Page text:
German banking giant Deutsche Bank AG (DB - Free Report) is aimed at nearly 6,000 layoffs at the bank’s newly formed unit, by the end of 2022. This is likely part of the planned integration of the bank’s retail unit — Postbank — Bloomberg reported.
Per the source, negotiations with the bank’s labor representatives will decide the final count of layoffs. Further, more than 1,000 job cuts will take place annually through a voluntary program and normal retrenchment.
Earlier in October 2017, Deutsche Bank and Postbank announced the realignment of their business with private and commercial clients, in which more than 20 million clients and €325 billion in client business volume will create a single entity. By the end of second-quarter 2018, a single legal entity will be formed after the completion of the merger, but two different brands will be maintained.
Post integration, considerable synergies will be reaped, including €900 million annually, by 2022. Notably, €1.9 billion will be spent in restructuring expenses and other investments, mainly in technology. Additionally, the cost-income ratio for this business is anticipated to be lowered to below 65% by 2022.
Notably, the planned layoffs at the retail unit will be over Deutsche Bank’s CEO John Cryan’s target set in late 2015, to retrench 9,000 employees at the bank by the end of 2020.
The past few years have been tough for this bank due to numerous litigations and regulatory proceedings in and outside Germany, unstable European economy at the time and the lender’s involvement in scandals. These factors adversely impacted profits, bringing the bank on the edge of a great fall.
Last November, Cryan announced his plans to reduce thousands of jobs by rolling out technology in the bank’s operations. Further, the CEO foresees scope for branch closures as he feels that customers’ preferences are shifting to digital banking, as they rarely turn up physically at the branches.
These restructuring initiatives are seen as an opportunity to manage costs which, in turn, will help counter the declining revenues. The bank had reported about 19% fall in revenues in its fourth-quarter 2017 results due to low client activity levels and interest rates, along with subdued volatility. Also, the quarter was particularly affected by strategic business disposals.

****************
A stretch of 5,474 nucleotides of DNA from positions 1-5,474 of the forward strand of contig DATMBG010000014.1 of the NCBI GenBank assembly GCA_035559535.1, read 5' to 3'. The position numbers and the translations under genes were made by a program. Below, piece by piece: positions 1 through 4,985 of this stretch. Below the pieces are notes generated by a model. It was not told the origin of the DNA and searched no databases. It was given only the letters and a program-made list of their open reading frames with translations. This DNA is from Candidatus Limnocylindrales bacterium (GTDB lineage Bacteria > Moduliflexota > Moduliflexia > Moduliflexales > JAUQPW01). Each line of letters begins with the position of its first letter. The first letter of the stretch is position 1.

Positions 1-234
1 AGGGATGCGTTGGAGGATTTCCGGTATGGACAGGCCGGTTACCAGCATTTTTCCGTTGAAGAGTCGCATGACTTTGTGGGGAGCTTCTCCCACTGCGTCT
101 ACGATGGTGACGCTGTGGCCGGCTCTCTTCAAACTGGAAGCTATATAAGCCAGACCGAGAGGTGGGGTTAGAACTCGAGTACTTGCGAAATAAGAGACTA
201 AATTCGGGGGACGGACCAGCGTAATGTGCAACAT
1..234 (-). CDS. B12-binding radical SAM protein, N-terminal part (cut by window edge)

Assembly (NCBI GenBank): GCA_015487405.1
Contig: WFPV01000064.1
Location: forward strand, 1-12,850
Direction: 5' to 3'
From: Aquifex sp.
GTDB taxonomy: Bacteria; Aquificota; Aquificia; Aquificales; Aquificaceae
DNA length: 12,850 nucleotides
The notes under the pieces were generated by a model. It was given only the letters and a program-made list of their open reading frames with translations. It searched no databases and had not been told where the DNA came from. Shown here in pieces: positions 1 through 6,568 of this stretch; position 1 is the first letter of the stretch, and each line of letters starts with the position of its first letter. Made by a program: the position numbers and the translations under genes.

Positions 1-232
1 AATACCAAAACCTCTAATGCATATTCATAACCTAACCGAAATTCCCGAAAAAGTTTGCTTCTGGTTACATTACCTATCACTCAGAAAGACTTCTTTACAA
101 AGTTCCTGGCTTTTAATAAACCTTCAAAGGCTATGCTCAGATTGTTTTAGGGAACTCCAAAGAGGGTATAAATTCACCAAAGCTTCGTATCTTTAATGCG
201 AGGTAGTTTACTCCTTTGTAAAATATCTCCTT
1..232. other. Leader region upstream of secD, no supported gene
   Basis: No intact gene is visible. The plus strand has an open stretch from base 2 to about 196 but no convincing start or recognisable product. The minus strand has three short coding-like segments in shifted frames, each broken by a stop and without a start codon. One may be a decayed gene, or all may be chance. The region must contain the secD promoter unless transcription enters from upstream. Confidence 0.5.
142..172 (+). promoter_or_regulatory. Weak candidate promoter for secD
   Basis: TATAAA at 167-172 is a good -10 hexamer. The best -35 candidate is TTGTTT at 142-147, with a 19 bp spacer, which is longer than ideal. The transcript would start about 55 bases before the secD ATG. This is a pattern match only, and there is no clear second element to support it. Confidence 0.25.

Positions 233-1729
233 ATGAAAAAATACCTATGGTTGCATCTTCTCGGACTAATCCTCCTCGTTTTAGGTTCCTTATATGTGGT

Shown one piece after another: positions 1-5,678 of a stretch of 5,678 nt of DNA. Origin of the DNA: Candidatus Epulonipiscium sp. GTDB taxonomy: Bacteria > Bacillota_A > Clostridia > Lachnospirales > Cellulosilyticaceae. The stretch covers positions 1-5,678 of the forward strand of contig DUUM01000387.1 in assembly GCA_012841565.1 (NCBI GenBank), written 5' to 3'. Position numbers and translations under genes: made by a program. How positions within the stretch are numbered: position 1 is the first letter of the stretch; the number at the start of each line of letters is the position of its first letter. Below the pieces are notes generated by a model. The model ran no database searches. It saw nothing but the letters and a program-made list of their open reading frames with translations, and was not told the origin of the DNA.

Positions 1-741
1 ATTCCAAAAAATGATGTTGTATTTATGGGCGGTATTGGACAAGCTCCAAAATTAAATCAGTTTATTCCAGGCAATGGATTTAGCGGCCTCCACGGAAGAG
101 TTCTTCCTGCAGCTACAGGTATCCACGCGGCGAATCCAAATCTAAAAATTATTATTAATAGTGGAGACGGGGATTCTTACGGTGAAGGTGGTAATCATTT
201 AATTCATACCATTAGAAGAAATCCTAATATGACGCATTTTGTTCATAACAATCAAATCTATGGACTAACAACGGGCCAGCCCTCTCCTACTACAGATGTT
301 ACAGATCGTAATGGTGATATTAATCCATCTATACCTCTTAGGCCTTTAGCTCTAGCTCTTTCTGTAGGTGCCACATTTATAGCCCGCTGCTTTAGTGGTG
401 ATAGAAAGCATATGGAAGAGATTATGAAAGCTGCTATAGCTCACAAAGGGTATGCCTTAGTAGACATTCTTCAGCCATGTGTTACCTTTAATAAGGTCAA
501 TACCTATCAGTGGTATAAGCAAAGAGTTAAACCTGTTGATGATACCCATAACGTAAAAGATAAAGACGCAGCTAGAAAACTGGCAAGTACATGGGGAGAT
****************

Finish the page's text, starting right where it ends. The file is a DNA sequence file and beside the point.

Notably, in December 2017, Deutsche Bank started a voluntary program with 1,000 layoffs. Employees are likely to give their acceptance to the terms of the plan by October this year.
Though Deutsche Bank’s restructuring efforts look encouraging, it is really difficult to determine how much the bank will gain, considering the prevailing headwinds.
Shares of Deutsche Bank have declined 3.9% over the last six months on the NYSE, underperforming 4.7% growth recorded by the industry. At present, Deutsche Bank carries a Zacks Rank #5 (Strong Sell).
You can see the complete list of today’s Zacks #1 Rank (Strong Buy) stocks here.
Foreign Stocks to Consider
KB Financial Group Inc (KB - Free Report) has been witnessing upward estimate revisions for the past 30 days. In six months’ time, the company’s share price has been up more than 27%. It carries a Zacks Rank of 2 (Buy).
ING Group, N.V. (ING - Free Report) has been witnessing upward estimate revisions for the past two months. Additionally, the stock moved up more than 14% over the past year. It currently carries a Zacks Rank of 2.
Canadian Imperial Bank of Commerce (CM - Free Report) has been witnessing upward estimate revisions for the past month. Also, the company’s shares have risen nearly 4% in a year’s time. It also holds a Zacks Rank of 2, at present.
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